Levy Court introduces ordinance allowing private wastewater treatment systems within the growth zones. Also, opens door to landowner challenges to Source Water Overlay Zone.

Levy Court fulfilled its promise this week of revisiting an ordinance to allow community wastewater treatment facilities within the growth zone.
    Commissioners banned the use of such systems in March but before doing so said they would reconsider their use within the growth zone at a future date.
    That date turned out to be May 27 when Levy Court President P. Brooks Banta introduced an ordinance allowing private wastewater treatment systems for major subdivisions of 51 or more homes within the growth zone “only in instances where extension of the County Sanitary Sewer District has been denied by the Levy Court.”
    “It creates an option for development within the growth zone,” said County Administrator Michael Petit de Mange, adding the county’s first preference is for a development to hook into the existing county sewer system.
    However, he said, in instances where that is not feasible, the private sewer system becomes an option.
    To avoid any future confusion, commissioners also added wastewater treatment and disposal systems to the county’s definition of public utility.
    Commissioners unanimously upheld Levy Court’s Source Water Protection Overlay Zone while giving property owners an avenue to challenge whether their land lies in a protected water recharge zone.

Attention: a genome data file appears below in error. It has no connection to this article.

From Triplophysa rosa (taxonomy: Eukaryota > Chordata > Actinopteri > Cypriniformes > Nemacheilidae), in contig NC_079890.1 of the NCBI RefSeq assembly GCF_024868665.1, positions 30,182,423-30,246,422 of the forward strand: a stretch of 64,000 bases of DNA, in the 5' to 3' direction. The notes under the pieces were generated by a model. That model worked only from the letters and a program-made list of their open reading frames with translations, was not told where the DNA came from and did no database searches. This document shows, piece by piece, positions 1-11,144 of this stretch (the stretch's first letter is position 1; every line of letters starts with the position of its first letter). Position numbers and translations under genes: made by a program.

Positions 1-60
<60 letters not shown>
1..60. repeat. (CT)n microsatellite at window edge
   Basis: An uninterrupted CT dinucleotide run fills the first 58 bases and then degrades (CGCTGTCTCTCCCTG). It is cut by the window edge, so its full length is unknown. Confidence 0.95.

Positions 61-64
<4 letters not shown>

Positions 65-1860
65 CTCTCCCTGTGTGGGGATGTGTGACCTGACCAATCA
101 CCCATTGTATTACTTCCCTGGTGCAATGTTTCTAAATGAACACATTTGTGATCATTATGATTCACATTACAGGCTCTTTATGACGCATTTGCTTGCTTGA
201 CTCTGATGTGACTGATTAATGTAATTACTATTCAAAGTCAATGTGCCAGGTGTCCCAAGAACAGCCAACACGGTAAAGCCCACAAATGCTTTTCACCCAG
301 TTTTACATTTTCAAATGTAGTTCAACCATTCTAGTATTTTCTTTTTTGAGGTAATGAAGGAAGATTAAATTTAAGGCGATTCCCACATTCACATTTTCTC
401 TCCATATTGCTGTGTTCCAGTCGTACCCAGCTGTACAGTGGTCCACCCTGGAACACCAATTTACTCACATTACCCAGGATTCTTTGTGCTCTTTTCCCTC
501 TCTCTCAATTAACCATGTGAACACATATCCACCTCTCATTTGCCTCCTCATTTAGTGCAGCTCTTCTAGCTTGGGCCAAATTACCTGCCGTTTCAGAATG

The ordinance is in response to a state mandate to protect underground drinking water. For areas where green technologies allow water run-off to seep back into the ground to meet or exceed the previous recharge rate, the county permits 50% impervious cover. Developments that don’t improve the amount of water recharging the underground aquifer are held to an impervious cover limit of 20%, said Petit de Mange.
    Additionally, landowners who do not believe their properties are above a recharge area and thus should not be held to stringent development restrictions now have the opportunity to challenge the Source Water Protection Overlay Zone maps, said Sarah Keifer, director of planning for the county.
    Those individuals can use their own professionals to review the area in question and then submit their findings to make their case, Petit de Mange said.